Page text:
Energy drinks can be purchased almost anywhere you go, from gas stations and supermarkets to clubs and restaurants. In today’s fast-paced world, where work and day-to-day responsibilities take priority over sleep, they’re a go-to just to get through the day. Most people know that energy drinks aren’t “good” for them, but what many people fail to understand is that energy drinks can be very dangerous — one South Carolina teen’s family found this out the hard way and now, the state may be banning the sale of energy drinks to minors.
A Sudden Collapse Leads to a Terrifying Discovery
On the morning of April 26, 2017, 16-year-old Davis Allen Cope began his day like any other at Spring Hill High School in Chapin, South Carolina. Over the course of two hours around lunchtime, the teen consumed a Mountain Dew, a McDonald’s latte, and an unnamed energy drink. The teen collapsed in a classroom at around 2:28 p.m. and was transported by EMS to Palmetto Health Baptist Parkridge Hospital where he was pronounced dead at 3:40 p.m. Richland County Coroner Gary Watts ruled the boy’s death the result of a “caffeine-induced cardiac event causing a probable arrhythmia.” Cope’s father later spoke out, saying the teen had no preexisting medical conditions that could have been exacerbated by the caffeine.
The Dangers of Energy Drinks
While many people assume that Cope’s death was the result of a deadly trifecta of caffeine-laden beverages, Dr. Amy Durso, deputy chief medical examiner for Richland County, says “a cup of coffee, a can of soda isn’t going to cause this thing.” After seeing a rise in the number of emergency room visits and deaths due to energy drinks, the Journal of the American Heart Association published a recent study that indicated heart rhythm and blood pressure were significantly higher in subjects that consumed energy drinks compared to those who consumed only caffeine. An older study, conducted by the Mayo Clinic, showed that just a single energy drink can increase blood pressure and norepinephrine levels significantly, which, in turn, can lead to an increased risk of adverse cardiac events, even in healthy individuals.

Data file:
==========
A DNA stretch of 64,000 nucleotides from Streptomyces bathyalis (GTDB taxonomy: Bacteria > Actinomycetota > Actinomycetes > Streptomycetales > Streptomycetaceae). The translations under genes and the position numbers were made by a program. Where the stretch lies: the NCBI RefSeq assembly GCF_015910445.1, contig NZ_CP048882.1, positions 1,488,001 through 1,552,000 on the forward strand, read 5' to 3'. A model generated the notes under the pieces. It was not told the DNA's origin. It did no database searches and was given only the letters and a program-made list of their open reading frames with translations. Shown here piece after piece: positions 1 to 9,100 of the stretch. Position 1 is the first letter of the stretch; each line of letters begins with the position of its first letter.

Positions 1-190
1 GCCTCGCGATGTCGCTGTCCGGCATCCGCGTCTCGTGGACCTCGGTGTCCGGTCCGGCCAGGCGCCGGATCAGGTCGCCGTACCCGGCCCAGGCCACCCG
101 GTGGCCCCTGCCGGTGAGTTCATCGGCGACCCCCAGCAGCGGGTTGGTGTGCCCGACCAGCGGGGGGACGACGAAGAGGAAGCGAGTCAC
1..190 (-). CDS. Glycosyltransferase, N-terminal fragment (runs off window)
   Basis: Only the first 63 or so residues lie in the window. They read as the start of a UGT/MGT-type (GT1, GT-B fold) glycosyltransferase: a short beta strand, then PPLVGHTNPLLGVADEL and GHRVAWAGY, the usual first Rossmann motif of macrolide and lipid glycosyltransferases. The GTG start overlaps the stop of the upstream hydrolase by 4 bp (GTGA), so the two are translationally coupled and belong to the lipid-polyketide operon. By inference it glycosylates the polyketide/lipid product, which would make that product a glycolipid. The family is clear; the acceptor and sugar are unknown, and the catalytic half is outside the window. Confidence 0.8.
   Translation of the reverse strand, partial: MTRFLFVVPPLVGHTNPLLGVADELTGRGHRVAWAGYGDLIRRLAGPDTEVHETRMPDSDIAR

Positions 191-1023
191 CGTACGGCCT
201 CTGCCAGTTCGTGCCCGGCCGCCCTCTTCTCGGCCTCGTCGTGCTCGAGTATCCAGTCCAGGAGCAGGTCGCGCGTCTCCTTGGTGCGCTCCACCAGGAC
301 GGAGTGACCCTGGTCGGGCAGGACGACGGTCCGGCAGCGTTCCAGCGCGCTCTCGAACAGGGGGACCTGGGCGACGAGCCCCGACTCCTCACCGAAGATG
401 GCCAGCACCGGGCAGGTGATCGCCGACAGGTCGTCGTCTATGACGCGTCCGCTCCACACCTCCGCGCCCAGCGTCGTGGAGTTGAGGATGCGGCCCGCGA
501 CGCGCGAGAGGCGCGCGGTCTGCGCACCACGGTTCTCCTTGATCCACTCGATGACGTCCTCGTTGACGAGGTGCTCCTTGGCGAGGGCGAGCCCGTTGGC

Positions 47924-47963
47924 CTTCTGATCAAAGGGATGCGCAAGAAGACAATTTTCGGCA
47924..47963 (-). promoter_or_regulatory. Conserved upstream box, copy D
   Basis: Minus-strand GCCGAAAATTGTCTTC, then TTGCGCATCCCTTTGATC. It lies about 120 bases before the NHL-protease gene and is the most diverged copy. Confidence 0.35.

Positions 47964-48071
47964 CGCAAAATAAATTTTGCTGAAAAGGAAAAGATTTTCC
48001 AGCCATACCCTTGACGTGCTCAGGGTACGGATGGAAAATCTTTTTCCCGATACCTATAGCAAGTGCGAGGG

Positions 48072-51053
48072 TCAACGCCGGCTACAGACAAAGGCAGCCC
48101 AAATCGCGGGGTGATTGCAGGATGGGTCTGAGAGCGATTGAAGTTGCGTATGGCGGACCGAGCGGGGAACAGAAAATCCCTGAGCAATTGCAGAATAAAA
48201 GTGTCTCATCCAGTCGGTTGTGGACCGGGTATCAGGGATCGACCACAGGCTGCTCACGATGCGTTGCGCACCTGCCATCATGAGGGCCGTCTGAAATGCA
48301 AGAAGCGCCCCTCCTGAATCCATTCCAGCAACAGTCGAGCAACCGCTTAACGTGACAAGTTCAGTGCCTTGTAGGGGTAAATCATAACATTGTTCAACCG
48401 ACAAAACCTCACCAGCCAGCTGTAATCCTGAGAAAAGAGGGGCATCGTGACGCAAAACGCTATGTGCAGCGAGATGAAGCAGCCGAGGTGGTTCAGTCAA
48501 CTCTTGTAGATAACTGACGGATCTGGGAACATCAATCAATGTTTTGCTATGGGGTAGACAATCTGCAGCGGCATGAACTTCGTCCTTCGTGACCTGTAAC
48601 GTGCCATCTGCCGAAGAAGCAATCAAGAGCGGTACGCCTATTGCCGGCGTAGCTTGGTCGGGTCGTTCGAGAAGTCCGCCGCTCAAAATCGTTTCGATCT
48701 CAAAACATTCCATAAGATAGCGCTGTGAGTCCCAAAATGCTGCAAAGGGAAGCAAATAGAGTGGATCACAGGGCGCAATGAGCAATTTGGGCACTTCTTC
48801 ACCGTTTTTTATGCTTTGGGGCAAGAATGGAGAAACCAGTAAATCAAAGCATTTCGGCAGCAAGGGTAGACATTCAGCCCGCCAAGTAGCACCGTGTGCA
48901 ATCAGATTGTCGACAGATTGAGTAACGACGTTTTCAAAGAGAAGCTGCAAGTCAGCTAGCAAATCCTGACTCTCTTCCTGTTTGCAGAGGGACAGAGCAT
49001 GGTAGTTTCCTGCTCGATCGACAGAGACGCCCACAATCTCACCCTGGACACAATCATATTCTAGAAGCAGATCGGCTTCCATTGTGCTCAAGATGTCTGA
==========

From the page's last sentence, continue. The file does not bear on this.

South Carolina Considers Energy Drink Ban for Minors
The evidence is piling up and along with the tragic death of Cope last year, the state is now considering banning the sale of energy drinks to minors. State Representative Leon Howard proposed a bill that would impose a $50 fine and a misdemeanor charge to those caught selling an energy drink to anyone under the age of 18. Supporters of the bill, including Cope’s parents, argue that the law would have saved the boy’s life if it had been in place last year.
Are Energy Drink Manufacturers Responsible Too?
While Cope’s death seems to be an isolated case, data gathered from the American Association of Poison Control Centers from 2010-2013 painted a different picture. Of the 5,156 calls that came in for the ingestion of energy drinks, a staggering 40% of them were for children. Currently, energy drinks are not labeled with caffeine content or as potentially hazardous to minors. Additionally, the marketing efforts of many energy drink companies position the beverages to have a distinct appeal to a younger population. Can companies be held responsible for deaths like Cope’s? Perhaps.
When a Wrongful Death Attorney Needs to Be Involved
When a previously healthy individual dies unexpectedly after consuming an energy drink, it’s not difficult to determine the cause. Families who have lost loved ones due to the dangers of energy drinks may be eligible to compensation — not only from negligent store owners and managers who sell to minors if Howard’s bill passes, but also from companies who have failed to warn parents and children of the dangerous effects of their energy drinks.
If you have lost a loved one due to energy drink consumption, don’t wait to reach out to a wrongful death attorney. Call now for a consultation and get the help you need finding justice for your loved one.